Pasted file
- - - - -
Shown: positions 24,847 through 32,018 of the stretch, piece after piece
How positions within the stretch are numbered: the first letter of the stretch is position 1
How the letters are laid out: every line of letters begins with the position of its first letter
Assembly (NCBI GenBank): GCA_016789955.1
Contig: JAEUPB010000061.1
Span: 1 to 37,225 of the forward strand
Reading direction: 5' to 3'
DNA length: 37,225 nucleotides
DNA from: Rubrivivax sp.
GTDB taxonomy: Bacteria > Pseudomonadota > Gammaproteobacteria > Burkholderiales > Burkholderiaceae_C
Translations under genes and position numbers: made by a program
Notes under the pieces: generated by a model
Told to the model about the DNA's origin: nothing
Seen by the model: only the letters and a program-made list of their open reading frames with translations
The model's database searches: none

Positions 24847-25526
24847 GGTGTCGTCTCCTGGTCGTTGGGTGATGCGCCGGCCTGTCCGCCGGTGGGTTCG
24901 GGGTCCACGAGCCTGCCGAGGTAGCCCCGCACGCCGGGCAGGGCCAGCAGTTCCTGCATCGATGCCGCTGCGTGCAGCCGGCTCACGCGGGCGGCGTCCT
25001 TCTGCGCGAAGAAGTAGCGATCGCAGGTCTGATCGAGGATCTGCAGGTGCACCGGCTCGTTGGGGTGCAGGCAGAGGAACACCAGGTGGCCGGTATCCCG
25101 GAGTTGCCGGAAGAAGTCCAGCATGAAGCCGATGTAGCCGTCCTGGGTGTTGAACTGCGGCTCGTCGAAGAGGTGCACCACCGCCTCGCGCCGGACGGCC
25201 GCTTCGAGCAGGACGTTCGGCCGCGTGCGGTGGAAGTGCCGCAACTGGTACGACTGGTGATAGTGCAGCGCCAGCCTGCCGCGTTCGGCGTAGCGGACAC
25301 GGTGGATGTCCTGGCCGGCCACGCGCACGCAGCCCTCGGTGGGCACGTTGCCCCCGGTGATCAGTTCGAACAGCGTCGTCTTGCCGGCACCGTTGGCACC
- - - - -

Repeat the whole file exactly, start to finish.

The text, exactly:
Shown: positions 24,847 through 32,018 of the stretch, piece after piece
How positions within the stretch are numbered: the first letter of the stretch is position 1
How the letters are laid out: every line of letters begins with the position of its first letter
Assembly (NCBI GenBank): GCA_016789955.1
Contig: JAEUPB010000061.1
Span: 1 to 37,225 of the forward strand
Reading direction: 5' to 3'
DNA length: 37,225 nucleotides
DNA from: Rubrivivax sp.
GTDB taxonomy: Bacteria > Pseudomonadota > Gammaproteobacteria > Burkholderiales > Burkholderiaceae_C
Translations under genes and position numbers: made by a program
Notes under the pieces: generated by a model
Told to the model about the DNA's origin: nothing
Seen by the model: only the letters and a program-made list of their open reading frames with translations
The model's database searches: none

Positions 24847-25526
24847 GGTGTCGTCTCCTGGTCGTTGGGTGATGCGCCGGCCTGTCCGCCGGTGGGTTCG
24901 GGGTCCACGAGCCTGCCGAGGTAGCCCCGCACGCCGGGCAGGGCCAGCAGTTCCTGCATCGATGCCGCTGCGTGCAGCCGGCTCACGCGGGCGGCGTCCT
25001 TCTGCGCGAAGAAGTAGCGATCGCAGGTCTGATCGAGGATCTGCAGGTGCACCGGCTCGTTGGGGTGCAGGCAGAGGAACACCAGGTGGCCGGTATCCCG
25101 GAGTTGCCGGAAGAAGTCCAGCATGAAGCCGATGTAGCCGTCCTGGGTGTTGAACTGCGGCTCGTCGAAGAGGTGCACCACCGCCTCGCGCCGGACGGCC
25201 GCTTCGAGCAGGACGTTCGGCCGCGTGCGGTGGAAGTGCCGCAACTGGTACGACTGGTGATAGTGCAGCGCCAGCCTGCCGCGTTCGGCGTAGCGGACAC
25301 GGTGGATGTCCTGGCCGGCCACGCGCACGCAGCCCTCGGTGGGCACGTTGCCCCCGGTGATCAGTTCGAACAGCGTCGTCTTGCCGGCACCGTTGGCACC